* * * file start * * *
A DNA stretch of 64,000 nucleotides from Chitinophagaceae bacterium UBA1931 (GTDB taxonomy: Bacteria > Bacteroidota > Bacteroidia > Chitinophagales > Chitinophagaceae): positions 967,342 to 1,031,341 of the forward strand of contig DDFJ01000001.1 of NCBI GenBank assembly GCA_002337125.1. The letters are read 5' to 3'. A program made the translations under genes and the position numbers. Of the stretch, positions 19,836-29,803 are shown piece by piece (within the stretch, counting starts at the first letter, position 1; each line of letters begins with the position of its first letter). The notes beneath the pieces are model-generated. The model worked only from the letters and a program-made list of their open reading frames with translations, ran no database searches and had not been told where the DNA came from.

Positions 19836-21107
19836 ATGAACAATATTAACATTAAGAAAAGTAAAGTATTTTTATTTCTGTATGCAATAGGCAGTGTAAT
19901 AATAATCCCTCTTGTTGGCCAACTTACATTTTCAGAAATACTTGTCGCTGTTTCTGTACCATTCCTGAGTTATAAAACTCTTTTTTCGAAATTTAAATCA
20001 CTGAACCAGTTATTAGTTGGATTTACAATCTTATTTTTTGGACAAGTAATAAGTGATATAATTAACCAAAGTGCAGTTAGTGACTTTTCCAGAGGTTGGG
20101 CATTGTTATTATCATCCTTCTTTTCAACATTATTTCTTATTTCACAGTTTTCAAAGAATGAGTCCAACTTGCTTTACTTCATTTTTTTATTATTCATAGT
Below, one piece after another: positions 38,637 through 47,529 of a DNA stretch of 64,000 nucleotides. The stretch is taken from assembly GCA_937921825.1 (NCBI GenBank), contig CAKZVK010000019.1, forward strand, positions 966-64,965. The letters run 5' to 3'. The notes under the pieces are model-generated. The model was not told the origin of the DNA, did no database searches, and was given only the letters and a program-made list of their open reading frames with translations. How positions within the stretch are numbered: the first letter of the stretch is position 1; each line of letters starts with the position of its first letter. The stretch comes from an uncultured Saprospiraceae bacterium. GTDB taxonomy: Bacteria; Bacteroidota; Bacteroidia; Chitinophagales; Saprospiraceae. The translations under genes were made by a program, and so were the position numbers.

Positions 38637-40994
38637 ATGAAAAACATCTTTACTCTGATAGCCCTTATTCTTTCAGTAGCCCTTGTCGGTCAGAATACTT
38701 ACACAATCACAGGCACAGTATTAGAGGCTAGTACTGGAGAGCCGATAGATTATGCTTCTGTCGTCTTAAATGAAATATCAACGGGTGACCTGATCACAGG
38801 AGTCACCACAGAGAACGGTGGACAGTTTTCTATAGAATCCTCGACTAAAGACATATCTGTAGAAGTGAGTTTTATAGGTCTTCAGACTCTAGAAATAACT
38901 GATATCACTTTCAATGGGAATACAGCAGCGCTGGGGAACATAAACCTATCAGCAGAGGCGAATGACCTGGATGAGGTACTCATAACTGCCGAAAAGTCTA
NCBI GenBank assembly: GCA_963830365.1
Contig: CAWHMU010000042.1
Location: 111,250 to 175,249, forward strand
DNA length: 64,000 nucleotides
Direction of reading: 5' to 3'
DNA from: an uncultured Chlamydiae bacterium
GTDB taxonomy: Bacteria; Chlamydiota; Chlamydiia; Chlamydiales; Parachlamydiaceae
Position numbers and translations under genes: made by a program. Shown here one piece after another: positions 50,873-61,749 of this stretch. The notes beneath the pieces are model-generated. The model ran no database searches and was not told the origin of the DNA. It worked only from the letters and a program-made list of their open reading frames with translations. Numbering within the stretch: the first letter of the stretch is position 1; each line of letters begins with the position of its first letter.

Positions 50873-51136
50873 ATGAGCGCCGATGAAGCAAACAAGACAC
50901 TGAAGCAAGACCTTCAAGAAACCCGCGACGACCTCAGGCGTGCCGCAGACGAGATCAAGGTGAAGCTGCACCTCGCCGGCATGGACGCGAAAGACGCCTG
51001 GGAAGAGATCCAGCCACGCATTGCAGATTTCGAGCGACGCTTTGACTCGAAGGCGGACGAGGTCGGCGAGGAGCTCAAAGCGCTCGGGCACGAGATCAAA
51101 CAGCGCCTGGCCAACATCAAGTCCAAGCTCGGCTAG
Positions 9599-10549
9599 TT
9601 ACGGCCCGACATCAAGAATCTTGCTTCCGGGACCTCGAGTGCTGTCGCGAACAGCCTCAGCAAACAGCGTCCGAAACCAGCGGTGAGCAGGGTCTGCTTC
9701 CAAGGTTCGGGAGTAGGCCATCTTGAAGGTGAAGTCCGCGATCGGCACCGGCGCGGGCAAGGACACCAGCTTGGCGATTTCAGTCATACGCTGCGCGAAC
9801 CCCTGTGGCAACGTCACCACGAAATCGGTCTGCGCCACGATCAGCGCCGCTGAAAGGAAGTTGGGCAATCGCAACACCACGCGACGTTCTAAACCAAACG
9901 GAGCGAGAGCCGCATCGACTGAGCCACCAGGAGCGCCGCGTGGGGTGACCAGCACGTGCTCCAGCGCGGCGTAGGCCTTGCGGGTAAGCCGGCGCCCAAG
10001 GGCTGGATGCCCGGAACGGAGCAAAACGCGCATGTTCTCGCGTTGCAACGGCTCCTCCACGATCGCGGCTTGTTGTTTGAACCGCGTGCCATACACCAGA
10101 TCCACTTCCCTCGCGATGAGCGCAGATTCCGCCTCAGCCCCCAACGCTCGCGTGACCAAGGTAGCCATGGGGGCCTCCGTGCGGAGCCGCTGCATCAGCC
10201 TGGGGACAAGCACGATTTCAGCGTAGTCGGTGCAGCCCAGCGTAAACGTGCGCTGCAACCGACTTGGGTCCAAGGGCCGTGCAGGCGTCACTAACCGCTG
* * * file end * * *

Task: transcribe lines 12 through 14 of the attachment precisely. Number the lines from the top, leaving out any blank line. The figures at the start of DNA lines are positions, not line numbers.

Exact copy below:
38901 GATATCACTTTCAATGGGAATACAGCAGCGCTGGGGAACATAAACCTATCAGCAGAGGCGAATGACCTGGATGAGGTACTCATAACTGCCGAAAAGTCTA
NCBI GenBank assembly: GCA_963830365.1
Contig: CAWHMU010000042.1